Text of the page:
Ukusa Sigint Agreement

On September 11, 2013, The Guardian published a leaked edward Snowden document revealing a similar agreement between the NSA and Israel`s 8200 unit. [36] [8] Some sources make Canada the “second part” of the agreement (see z.B The U.S. Intelligence Community, p. 267.). However, it appears that Canada is not a signatory to the UKUSA agreement itself. Prime Minister Pierre Trudeau expressly stated this in 1974 (House of Commons, January 10, 1974, p. 9227.). Former CSE chief Kevin O`Neill told author James Littleton that “the UKUSA agreements directly link the UK and the US. Canada is less formally involved. The agreements to which Canada is a part do not exist on paper.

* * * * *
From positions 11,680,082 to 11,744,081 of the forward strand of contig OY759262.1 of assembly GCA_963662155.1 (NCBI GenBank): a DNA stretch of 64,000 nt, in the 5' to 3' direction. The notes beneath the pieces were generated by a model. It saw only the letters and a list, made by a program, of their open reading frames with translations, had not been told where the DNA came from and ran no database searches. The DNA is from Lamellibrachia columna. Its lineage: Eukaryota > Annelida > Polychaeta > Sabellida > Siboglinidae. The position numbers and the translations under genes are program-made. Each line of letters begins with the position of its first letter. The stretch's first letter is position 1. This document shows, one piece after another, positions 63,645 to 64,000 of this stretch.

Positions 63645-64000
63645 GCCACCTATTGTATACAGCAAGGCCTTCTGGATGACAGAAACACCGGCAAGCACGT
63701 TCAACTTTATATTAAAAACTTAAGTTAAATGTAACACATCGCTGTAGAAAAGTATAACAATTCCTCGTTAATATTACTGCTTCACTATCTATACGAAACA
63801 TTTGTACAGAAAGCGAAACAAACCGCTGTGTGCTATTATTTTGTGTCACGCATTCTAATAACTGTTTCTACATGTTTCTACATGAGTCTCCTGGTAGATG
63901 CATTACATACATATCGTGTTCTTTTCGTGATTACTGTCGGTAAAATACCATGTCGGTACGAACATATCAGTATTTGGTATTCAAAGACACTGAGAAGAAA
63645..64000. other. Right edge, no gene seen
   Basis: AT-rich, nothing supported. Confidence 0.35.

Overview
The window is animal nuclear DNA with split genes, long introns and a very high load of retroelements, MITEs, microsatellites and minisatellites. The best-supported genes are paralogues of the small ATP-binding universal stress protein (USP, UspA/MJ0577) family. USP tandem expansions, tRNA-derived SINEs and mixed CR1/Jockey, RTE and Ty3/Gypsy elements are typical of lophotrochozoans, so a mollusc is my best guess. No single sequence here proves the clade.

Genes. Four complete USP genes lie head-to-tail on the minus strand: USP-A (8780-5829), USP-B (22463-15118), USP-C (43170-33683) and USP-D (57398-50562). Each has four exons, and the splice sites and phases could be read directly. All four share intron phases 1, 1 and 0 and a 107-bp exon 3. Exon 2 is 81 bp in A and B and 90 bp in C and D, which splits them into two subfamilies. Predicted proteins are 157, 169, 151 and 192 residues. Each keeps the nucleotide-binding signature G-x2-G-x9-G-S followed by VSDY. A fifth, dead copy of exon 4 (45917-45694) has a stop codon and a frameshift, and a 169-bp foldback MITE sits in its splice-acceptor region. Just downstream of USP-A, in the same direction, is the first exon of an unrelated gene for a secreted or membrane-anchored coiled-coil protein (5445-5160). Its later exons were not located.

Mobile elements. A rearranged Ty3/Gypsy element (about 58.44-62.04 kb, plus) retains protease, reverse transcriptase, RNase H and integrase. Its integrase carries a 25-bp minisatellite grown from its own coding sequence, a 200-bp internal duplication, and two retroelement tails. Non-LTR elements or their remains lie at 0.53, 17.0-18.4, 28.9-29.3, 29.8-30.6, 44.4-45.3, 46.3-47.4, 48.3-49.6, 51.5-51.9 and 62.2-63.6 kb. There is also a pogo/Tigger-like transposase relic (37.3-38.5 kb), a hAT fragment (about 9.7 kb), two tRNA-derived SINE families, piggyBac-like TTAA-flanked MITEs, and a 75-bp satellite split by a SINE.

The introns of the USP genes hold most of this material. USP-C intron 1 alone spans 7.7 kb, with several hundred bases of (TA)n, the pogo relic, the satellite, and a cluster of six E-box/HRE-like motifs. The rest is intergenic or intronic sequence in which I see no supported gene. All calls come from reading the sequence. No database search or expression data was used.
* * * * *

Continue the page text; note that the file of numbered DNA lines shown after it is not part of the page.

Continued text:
There is not a single document that gives its terms. But they still exist as an agreement between the SIGINT organizations of the five English-speaking nations. (James Littleton, Target Nation: Canada and the Western Intelligence Network, Lester and Orpen Dennys, 1986, 95.) Canadian participation in the broader ukusa alliance was established in 1975 by hon.C.M. (Bud) Drury confirmed (C.M. Drury, Testimony, Minutes of Proceedings and Evidence of the Standing Committee on Miscellaneous Estimates, March 24, 1975, p. 18:20).). In addition, the Assistant Secretary, Security and Intelligence, officially confirmed in 1995 that “Canada is working with some of its closest and long-standing allies in the exchange of foreign intelligence… These countries and the relevant authorities are the United States (National Security Agency), the Government Communications Headquarters (Government Communications Headquarters), Australia (Defence Signals Directorate) and New Zealand (Government Communications Security Branch [sic]). (Statement by The Assistant Officer, Security and Intelligence Services to the Standing Committee on National Defence and Veterans Affairs, May 2, 1995.) Although its existence has long been known, the agreement, which was negotiated in London in March 1946, is only published now and is officially recognized for the first time, after questioning Britain and the United States on freedom of information. As part of the agreement, countries agreed to exchange knowledge on operations related to the interception, decryption and translation of foreign communications, including the “acquisition of documents and communication equipment.”